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Scotland Jails Fugitive Whose Obituary Has Already Run

Sheriff declares American Nicholas Alahverdian untrustworthy
By Rob Quinn,  Newser Staff
Posted Jan 13, 2022 9:45 AM CST
Updated Jan 21, 2022 3:42 PM CST
COVID Almost Kills Fugitive Who Faked Cancer Death
Alahverdian was hospitalized in the UK last month with severe COVID symptoms.   (AP Photo/Matt Dunham)

(Newser) Update: A wanted man who evaded capture for years after, authorities say, faking his death, was jailed Friday without bail in Scotland when the court decreed he "cannot be trusted." Nicholas Alahverdian was picked up after failing to show up for an extradition hearing, the AP reports. He'd earlier been granted bail so he could keep receiving medical treatment until that proceeding. Sheriff Alistair Noble, presiding over Edinburgh Sheriff Court, ordered him jailed until hearings next month. Our original story from Jan. 13 follows:

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An American fugitive who faked his death from cancer was caught after COVID almost killed him for real. Police in Rhode Island say Nicholas Alahverdian, whose many aliases include Nicholas Rossi, was admitted to a hospital in Glasgow, Scotland, last month with severe COVID and ended up on a ventilator, reports the Providence Journal. Alahverdian, who police say had been using the name Arthur Knight, was arrested and placed under 24-hour guard after authorities discovered he was wanted in the US for crimes including sexual assault and fraud, the Scottish Sun reports. In 2020, soon after the FBI began investigating Alahverdian, an obituary claimed he'd died on Feb. 29 at age 32 from non-Hodgkin lymphoma.

"His last words were 'fear not and run toward the bliss of the sun'" and "his earthly remains were cremated with his ashes scattered at sea," the obituary noted. Authorities suspected that Alahverdian might still be alive, though a woman who said she was his widow insisted he had died in her arms, the Journal reported a year ago. Alahverdian was convicted on two sex-related charges in Ohio in 2008, but his DNA wasn't entered into a national database until 2017. The following year, the DNA linked him to a sexual assault in Utah, and investigators said he was also a suspect in numerous similar cases starting in 2008.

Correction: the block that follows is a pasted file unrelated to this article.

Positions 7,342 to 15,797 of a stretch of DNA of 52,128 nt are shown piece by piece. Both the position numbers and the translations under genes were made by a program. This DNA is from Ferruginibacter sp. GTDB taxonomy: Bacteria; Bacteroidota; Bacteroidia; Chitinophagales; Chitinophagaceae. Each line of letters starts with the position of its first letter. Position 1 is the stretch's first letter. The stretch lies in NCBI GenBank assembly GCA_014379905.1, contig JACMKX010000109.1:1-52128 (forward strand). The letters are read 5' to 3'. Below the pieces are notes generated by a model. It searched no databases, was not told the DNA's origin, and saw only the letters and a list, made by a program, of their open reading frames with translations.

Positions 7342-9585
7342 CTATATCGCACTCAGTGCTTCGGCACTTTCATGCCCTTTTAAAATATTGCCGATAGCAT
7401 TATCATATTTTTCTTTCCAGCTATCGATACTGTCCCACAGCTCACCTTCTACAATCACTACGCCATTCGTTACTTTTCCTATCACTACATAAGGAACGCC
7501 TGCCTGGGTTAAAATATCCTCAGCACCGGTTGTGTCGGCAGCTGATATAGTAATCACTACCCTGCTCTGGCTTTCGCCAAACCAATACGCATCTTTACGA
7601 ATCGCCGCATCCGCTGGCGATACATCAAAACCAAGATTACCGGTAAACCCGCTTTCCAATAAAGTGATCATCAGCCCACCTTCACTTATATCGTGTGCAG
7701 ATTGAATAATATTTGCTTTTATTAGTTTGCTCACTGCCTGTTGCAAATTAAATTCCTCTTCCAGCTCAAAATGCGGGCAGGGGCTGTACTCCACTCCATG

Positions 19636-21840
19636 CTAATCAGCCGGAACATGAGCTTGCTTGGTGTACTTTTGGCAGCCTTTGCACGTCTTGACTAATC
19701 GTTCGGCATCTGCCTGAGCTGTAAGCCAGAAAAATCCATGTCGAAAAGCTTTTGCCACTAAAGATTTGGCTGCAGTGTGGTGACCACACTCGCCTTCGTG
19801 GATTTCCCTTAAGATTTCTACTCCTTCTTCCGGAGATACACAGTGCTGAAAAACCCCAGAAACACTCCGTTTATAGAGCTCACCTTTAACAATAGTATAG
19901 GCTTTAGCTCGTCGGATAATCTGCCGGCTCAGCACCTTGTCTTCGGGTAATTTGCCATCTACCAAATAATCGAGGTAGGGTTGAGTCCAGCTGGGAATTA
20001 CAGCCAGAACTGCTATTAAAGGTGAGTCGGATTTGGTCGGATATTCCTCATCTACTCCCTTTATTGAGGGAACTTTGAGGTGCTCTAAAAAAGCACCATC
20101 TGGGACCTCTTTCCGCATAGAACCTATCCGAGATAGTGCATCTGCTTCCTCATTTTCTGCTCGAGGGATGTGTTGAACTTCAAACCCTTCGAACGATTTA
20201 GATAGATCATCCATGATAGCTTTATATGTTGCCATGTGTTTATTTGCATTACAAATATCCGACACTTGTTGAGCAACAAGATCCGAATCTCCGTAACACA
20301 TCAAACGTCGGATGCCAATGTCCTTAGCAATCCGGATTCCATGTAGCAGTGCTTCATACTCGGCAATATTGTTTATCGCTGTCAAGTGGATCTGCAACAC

Alahverdian, known to lawmakers in Rhode Island as a child welfare advocate, was also being investigated for alleged fraud in Ohio, where his former foster mother said she he'd run up debts of nearly $200,000 after obtaining 22 credit cards and loans under her husband's name. Alahverdian announced his cancer diagnosis soon after he was questioned in connection with that case. He now faces extradition to Utah. Utah County prosecutor David Leavitt tells the Washington Post that it took a "quite ingenious and massive collaboration between law enforcement entities," including Interpol, to catch Alahverdian. (Read more Rhode Island stories.)

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